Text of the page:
IS THERE ANY DOUBT HOW HATCH WOULD HAVE VOTED?…. Following up on the last item, Republicans spent a surprising amount of time yesterday going after a revered Supreme Court justice, the late Thurgood Marshall, as a way of undermining Elena Kagan. It’s worth taking a moment to acknowledge a point that’s probably pretty obvious.

Sen. Orrin Hatch (R-Utah) kept up the message of the day on MSNBC, taking a harsh tone towards the Marshall legacy. “Let’s admire the man for the great things he did, but let’s not walk over and wipe out the things that really didn’t make sense as an obedient student of the practice of law,” Hatch said, adding there was “no doubt he was an activist judge.”

It prompted the Salt Lake Tribune‘s Thomas Burr to ask a reasonable question.

I caught up with Hatch after today’s confirmation hearing to ask an obvious question: Would Hatch have voted for Marshall?

“Well, it’s hard to say,” Hatch said.

Hatch — who, of course, wasn’t in the Senate in 1967 when the vote took place — said Marshall deserves “tremendous respect because he fought so hard for civil rights,” and he should be honored for bringing about the transformation that allowed black Americans to be able to vote.

Still, he added, “When he got on the bench, there’s no question that he at times went a very activist route. That can’t be complemented [sic]. But you’ve got to compliment the man for the courage, and conviction and leadership he provided.”

Let me give Hatch a hand with this. No, if Thurgood Marshall were nominated for the Supreme Court today, Hatch would probably filibuster him. It’s not “hard to say”; it’s easy to say. Marshall was a giant of 20th century liberalism, and today’s Republican Party is practically hysterical in its conservatism. It’s obviously speculative, but how can there be any doubt over how GOP senators would view Marshall?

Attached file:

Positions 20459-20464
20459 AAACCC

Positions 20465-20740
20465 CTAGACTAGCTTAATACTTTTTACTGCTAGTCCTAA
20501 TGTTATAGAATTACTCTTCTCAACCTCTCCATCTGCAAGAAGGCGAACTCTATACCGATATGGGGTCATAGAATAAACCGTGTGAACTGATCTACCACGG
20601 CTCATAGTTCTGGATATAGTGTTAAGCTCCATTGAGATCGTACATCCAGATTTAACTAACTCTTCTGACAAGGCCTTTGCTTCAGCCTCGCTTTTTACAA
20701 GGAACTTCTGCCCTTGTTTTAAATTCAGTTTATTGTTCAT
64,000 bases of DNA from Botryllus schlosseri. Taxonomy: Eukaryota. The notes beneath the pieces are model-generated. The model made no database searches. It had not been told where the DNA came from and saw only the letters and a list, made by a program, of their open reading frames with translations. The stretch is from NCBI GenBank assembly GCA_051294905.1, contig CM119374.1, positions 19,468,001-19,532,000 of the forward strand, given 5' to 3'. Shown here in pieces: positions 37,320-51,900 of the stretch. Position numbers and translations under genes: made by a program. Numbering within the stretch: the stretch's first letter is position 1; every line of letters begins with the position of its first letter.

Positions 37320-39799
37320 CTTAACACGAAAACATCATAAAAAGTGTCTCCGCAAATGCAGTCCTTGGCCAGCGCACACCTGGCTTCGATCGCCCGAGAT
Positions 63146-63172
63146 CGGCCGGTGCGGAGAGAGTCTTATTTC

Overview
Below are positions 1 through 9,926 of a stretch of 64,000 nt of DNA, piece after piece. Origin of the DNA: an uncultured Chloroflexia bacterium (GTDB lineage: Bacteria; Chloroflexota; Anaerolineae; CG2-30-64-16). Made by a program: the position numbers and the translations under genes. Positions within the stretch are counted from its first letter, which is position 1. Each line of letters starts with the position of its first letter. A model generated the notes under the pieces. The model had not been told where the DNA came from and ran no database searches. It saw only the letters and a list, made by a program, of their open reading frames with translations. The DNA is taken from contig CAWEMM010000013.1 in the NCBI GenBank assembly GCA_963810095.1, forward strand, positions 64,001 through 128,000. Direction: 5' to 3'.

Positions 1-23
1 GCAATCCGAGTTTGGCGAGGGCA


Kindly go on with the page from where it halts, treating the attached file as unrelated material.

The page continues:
Indeed, this can, and probably should, be taken much further. Would Hatch and his Republican colleagues have voted for Social Security? Or Medicare? Or the Clean Air Act? Or the parts of the Civil Rights Act of 1964 that applied to private enterprise?

Would they have voted to confirm Ruth Bader Ginsburg, who was approved on a 96 to 3 vote in 1993?

Would they have voted to nominate Ronald Reagan for the GOP presidential nomination? Or H.W. Bush? Or Eisenhower?

The answers to all of these questions seem pretty obvious. It’s not “hard to say” at all. In each instance, the answer is “of course not.”

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Follow Steve on Twitter @stevebenen. Steve Benen is a producer at MSNBC's The Rachel Maddow Show. He was the principal contributor to the Washington Monthly's Political Animal blog from August 2008 until January 2012.